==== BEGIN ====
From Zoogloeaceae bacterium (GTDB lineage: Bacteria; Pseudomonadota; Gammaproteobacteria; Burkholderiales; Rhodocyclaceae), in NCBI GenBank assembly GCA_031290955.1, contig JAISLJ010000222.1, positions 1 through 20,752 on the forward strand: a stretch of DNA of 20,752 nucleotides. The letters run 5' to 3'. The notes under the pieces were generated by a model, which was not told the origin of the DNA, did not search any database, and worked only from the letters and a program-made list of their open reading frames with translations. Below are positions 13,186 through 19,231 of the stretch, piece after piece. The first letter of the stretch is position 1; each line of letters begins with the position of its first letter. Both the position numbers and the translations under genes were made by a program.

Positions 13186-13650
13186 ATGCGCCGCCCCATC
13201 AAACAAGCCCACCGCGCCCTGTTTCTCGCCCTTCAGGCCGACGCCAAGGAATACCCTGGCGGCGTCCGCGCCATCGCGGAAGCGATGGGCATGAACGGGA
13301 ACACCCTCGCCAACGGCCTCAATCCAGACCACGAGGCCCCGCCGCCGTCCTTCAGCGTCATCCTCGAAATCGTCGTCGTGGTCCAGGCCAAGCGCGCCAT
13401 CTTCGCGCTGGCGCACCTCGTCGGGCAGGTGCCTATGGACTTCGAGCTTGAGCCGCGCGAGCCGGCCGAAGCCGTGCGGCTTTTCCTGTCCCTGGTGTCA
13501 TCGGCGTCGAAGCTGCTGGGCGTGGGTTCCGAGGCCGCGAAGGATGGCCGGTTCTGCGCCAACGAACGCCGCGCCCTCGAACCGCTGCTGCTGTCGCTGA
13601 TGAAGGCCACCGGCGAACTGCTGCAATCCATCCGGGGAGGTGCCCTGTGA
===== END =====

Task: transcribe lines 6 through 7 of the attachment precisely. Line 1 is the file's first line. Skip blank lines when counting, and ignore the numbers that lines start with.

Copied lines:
13401 CTTCGCGCTGGCGCACCTCGTCGGGCAGGTGCCTATGGACTTCGAGCTTGAGCCGCGCGAGCCGGCCGAAGCCGTGCGGCTTTTCCTGTCCCTGGTGTCA
13501 TCGGCGTCGAAGCTGCTGGGCGTGGGTTCCGAGGCCGCGAAGGATGGCCGGTTCTGCGCCAACGAACGCCGCGCCCTCGAACCGCTGCTGCTGTCGCTGA